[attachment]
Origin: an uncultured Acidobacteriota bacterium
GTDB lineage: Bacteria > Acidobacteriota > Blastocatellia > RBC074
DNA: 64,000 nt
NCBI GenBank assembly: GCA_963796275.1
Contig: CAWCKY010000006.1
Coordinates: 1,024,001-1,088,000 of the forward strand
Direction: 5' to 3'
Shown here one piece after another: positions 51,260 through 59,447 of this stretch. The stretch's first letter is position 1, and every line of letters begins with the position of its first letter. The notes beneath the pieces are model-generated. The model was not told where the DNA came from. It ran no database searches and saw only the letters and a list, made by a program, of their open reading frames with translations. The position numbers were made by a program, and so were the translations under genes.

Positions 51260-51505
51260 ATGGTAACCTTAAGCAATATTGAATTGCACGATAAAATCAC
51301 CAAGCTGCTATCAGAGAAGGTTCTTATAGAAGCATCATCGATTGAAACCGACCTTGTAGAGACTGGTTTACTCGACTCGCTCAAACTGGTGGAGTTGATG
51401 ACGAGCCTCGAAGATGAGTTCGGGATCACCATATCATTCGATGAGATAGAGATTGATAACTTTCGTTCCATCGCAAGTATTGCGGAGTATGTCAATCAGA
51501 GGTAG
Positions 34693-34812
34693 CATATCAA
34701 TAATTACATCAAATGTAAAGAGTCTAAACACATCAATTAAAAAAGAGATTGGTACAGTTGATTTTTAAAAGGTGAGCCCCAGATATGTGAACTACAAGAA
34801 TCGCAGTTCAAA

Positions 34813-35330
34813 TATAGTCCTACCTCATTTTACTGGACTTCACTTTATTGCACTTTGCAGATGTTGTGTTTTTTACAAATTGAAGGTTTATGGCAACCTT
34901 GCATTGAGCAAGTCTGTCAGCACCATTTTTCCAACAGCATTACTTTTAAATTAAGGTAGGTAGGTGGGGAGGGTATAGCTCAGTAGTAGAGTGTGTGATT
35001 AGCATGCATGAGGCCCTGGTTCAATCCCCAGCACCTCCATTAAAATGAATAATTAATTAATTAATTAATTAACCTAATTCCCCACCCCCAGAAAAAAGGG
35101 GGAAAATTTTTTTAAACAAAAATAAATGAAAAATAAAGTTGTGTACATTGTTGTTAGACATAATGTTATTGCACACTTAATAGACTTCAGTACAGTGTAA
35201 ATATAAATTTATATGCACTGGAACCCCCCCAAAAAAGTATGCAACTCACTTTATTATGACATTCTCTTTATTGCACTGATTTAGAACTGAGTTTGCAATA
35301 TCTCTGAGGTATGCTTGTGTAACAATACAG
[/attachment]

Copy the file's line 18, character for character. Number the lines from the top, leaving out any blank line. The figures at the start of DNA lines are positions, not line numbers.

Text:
Positions 34813-35330